The Complete Guide to Tracking PDFs in the Cloud

There is a lot of managerial work involved in organizing PDF files, whether it’s converting them, editing documents, or copying content to and from your files. Even though keeping track of day-to-day PDF processes in a business can seem like a lot of work, it can be very helpful for looking at your company’s efficiency and the bigger picture.

The absence of processes and systems for organizing all PDF documentation makes it difficult to track these tasks. A document tracking system at www.datarooms.org will help you out if you own a business.

Why you need to start tracking PDF 

Documents at work document tracking will help you save time and provide you with more data for analysis. Within a company, document tracking lets you see:

  • who accessed the PDF file
  • where they came to a stop reading
  • when they shut it down
  • if there is no signature in the file.

Even though these features are useful, the fact that some systems let you track documents from outside your employees is an even better tool. Knowing what’s working is the most important reason for any business to keep track of documents other than those that are shared among employees. You won’t be able to focus on what is working and adjust for what isn’t if you aren’t tracking all of your data.

The majority of businesses monitor every aspect of marketing: website, blog, social media conversions, advertising campaigns, and more. The issue is, a few organizations don’t make identifiable reports, for example, PDFs, digital books, and different sorts of records.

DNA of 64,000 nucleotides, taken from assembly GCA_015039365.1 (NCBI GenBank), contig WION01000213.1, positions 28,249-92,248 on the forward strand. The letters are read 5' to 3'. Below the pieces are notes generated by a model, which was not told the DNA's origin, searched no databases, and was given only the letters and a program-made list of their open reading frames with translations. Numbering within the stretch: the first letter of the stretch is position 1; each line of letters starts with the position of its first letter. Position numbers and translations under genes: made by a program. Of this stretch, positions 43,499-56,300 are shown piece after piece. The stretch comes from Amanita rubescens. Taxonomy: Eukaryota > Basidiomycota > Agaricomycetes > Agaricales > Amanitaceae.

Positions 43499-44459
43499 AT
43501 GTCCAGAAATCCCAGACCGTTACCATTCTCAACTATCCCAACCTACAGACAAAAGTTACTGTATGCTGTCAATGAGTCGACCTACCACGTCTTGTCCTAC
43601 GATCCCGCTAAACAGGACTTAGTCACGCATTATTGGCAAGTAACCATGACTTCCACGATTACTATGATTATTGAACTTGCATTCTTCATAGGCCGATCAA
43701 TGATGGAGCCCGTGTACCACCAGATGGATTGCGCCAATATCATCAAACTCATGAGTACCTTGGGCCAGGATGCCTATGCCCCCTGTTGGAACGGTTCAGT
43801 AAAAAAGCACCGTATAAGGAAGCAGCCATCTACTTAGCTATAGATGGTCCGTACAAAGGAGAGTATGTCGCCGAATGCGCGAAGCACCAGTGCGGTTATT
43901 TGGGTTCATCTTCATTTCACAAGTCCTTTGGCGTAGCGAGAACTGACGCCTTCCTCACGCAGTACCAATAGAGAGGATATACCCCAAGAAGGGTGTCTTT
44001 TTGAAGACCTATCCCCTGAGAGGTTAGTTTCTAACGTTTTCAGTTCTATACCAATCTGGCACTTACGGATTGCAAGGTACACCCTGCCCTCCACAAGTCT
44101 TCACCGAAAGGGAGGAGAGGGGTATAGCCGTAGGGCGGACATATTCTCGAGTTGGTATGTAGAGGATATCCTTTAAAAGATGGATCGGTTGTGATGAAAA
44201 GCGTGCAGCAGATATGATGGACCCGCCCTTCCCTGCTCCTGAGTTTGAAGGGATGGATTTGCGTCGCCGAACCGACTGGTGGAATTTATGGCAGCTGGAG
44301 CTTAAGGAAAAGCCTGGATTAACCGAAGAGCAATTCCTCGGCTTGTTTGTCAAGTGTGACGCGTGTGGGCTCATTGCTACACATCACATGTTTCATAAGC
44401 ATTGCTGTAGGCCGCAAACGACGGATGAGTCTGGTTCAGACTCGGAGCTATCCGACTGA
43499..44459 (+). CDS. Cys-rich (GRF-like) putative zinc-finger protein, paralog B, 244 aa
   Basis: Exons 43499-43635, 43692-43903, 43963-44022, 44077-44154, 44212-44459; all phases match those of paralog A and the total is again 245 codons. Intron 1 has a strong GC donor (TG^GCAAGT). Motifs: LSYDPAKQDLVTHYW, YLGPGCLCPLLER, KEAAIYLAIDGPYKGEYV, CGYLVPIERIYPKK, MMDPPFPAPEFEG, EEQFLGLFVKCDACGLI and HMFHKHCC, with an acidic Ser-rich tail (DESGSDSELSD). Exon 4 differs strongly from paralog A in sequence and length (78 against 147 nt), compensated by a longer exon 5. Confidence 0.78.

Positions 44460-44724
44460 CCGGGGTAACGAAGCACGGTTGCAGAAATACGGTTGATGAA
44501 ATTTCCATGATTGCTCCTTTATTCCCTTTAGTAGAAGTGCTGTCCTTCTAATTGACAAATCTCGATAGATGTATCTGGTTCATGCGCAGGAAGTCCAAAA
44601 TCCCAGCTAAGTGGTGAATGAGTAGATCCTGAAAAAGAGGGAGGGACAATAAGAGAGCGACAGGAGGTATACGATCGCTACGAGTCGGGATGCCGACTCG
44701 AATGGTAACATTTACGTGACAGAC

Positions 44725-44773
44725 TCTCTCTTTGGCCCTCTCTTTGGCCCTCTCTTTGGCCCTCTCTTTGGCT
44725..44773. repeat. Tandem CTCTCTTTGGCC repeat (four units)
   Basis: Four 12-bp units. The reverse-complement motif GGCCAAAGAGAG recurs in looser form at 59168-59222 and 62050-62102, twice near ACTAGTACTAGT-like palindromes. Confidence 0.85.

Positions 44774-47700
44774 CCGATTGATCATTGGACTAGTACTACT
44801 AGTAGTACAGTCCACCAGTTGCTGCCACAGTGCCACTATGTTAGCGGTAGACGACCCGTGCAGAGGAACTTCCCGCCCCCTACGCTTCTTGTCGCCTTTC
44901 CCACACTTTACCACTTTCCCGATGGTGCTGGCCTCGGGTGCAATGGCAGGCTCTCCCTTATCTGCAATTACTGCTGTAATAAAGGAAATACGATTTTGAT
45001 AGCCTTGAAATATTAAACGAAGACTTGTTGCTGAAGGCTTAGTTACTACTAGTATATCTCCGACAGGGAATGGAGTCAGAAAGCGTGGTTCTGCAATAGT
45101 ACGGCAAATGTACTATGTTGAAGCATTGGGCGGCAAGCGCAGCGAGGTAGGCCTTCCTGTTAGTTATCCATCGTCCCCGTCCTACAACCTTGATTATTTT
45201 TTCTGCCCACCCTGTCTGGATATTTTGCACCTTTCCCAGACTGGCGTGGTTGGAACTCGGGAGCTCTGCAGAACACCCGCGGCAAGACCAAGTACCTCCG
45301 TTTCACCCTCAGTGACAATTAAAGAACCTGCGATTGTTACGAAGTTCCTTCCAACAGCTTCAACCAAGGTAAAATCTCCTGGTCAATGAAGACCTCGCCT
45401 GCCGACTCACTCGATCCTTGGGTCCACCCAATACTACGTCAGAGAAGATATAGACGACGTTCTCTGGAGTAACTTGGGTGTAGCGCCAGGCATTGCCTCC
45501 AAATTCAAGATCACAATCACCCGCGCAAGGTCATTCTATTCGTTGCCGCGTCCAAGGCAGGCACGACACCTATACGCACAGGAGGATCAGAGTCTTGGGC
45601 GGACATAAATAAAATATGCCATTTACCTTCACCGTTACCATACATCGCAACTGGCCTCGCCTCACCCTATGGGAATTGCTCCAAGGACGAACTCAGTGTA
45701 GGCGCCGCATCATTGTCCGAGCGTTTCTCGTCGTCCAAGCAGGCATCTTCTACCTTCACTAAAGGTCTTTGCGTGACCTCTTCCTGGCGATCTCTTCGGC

If you make a document with a trackable link, you can see when your target customer opened it, scrolled through it, stopped reading it, and how long they were reading it. This will show you where in your document you need to make changes. Email marketing, for instance, could benefit greatly from this tool!

PDF overview for document management and tracking 

Despite the fact that the majority of documents used in a business are unique and necessitate distinct processes, you can typically narrow down a few workflows to simplify the process. An illustration of a document management workflow is as follows:

  • Make the document. You can begin creating the document once you have determined its purpose. Statuses should appear automatically if the document is shared through your DMS. If you want those insights, you will need to create a trackable link.
  • Examine and approve. You can upload your document to your document management system after creating it. You should be able to delegate it to the individual who would approve it here. You can remove several lengthy emails to sign or approve the document once it has been submitted to the system.
  • Send the final copy. You will be able to upload the final copy to your system for storage and filing once you have received approval for the draft. You can set up an automated procedure to ensure that the document is saved in the right place, depending on the document.
  • Publish and spread. The document is ready to be shared once it has been finalized and stored correctly. With a single button click, you can share within the company.

You will need to publish the document on social media or where it was previously determined if it needs to be shared externally.

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